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The Way of Zen (Arkana) Paperback – 27 Sep 1990


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Product details

  • Paperback: 256 pages
  • Publisher: Arkana; New edition edition (27 Sep 1990)
  • Language: English
  • ISBN-10: 0140192557
  • ISBN-13: 978-0140192551
  • Product Dimensions: 13.1 x 1.6 x 19.8 cm
  • Average Customer Review: 4.7 out of 5 stars  See all reviews (10 customer reviews)
  • Amazon Bestsellers Rank: 957,483 in Books (See Top 100 in Books)
  • See Complete Table of Contents

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About the Author

Alan W. Watts (1915 - 1973) was instrumental in introducing Eastern thought to Western civilization. He held both a master's degree in theology and a doctorate of divinity, and is best known as an interpreter of Indian and Chinese philosophy in general, and Zen Buddhism in particular. He earned the reputation of being one of the most original philosophers of the century. He was the author of hundreds of articles on philosophy and religion, and 33 books which have been translated into eleven languages. --This text refers to an out of print or unavailable edition of this title.

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First Sentence
Zen Buddhism is a way and a view of life which does not belong to any of the formal categories of modern Western thought. Read the first page
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Front Cover | Copyright | Table of Contents | Excerpt | Index
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34 of 34 people found the following review helpful By A Customer on 9 April 2000
Format: Paperback
This book delivers a lucid and detailed insight into the development of Zen Buddhism and the development of far-eastern philosophy as a whole, as well as describing its continued practice today and the influence it has had upon Japenese Culture.
Although written in the 50s, this book is still valid and worth reading today, it is a great introduction into the subject but at the same time contains enough facts and figures about the great masters of Zen to still make it useful to the already serious student.
Occasionally hard going to follow, especially when it details the philosophical conundrums which lie at the heart of Zen, it is nevertheless a very rewarding read and I recommend it to any one who is a fan of the author or has an interest in Eastern thought.
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11 of 11 people found the following review helpful By David on 7 April 2011
Format: Audio CD Verified Purchase
I know very little about Zen or Buddhism, so I can't comment on the accuracy, but I do feel I know significantly more than before, and I found the style very friendly and approachable. I thought it made a good introduction.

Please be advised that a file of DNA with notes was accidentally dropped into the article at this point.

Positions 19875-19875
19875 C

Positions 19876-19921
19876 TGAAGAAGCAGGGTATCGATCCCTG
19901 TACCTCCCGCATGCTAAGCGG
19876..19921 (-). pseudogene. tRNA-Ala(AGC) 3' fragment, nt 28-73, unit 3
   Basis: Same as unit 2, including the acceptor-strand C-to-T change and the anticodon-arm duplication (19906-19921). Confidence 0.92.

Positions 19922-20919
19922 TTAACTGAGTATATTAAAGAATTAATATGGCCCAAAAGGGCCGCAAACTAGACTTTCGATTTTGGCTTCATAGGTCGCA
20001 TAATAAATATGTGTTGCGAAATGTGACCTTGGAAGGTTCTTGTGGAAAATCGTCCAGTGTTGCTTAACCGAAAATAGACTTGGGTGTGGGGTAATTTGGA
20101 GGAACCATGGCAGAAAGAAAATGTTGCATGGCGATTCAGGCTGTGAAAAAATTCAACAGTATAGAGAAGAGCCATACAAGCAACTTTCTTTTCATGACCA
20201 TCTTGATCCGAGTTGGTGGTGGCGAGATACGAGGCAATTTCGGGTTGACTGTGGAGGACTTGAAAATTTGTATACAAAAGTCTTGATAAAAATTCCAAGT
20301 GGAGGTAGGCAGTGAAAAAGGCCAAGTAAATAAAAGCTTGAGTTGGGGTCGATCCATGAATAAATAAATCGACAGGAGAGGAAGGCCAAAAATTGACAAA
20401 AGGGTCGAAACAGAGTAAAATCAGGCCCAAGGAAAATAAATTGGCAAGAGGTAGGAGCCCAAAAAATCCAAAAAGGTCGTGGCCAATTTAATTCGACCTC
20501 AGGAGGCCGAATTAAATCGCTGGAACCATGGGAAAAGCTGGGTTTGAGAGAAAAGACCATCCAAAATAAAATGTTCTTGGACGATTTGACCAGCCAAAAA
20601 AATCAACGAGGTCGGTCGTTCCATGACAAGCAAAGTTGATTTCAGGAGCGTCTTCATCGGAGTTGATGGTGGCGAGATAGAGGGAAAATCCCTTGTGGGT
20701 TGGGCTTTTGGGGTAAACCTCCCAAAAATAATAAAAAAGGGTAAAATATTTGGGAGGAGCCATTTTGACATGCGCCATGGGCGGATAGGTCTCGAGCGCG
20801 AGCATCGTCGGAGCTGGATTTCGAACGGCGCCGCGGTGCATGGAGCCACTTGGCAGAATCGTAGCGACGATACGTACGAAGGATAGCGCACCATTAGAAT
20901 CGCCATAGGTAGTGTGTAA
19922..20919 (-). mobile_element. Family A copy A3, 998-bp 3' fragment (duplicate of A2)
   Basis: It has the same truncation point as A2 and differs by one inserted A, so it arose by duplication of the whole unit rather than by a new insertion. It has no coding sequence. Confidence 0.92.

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12 of 12 people found the following review helpful By R. K. Yeoman on 27 April 2010
Format: Paperback
Easy to read with excellent background information on the origins of Zen. The best book I have come across for a westerner to get a handle on Zen Buddhism.
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3 of 3 people found the following review helpful By EvansJJ on 7 Dec 2011
Format: Kindle Edition
A peace inducing book written by Alan Watts, one of my favourite authors on the topic of Buddhism and Zen. I am an amateur when it comes to this way of life, but I do feel attracted to what it teaches, so this book was a very good way to start my journey towards a calmer mind and a more detached approach to life. The topics approached are clearly and simply presented and they help you understand that most of our troubles stem from our ego, our attachment to our thoughts and to our fears. But, as Alan watts says, we should get closer to our consciousness, to the stillness of the mind that can be found underneath all these layers of chaotic and loud thoughts and learn to separate the thoughts from the energy within.

Even though I am far from putting these teachings into practice, the fact that they ring true is a very important first step, because I understand them with my gut, not with my reason and so soon enough I hope that through meditation I will be able to reach at least a tenth of Alan Watt's wisdom and peace.
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4 of 4 people found the following review helpful By Carlo on 6 Dec 2011
Format: Paperback
Like most books on Buddhism it can be a little hard going in parts. The first 2 chapters are a fairly easy read but as soon as you hit chapter 3 (Mahayana Buddhism) you may get bogged down unless you're already hot on this topic.

There are lists and lists of references to historical Zen practitioners/masters which maybe got in the way a little of my aim to understand 'The way of Zen'.

I still haven't fathomed out the 'koan' principle. Maybe I'm not supposed to?

My fascination with Buddhism and Alan Watts tells me it deserves a second read.
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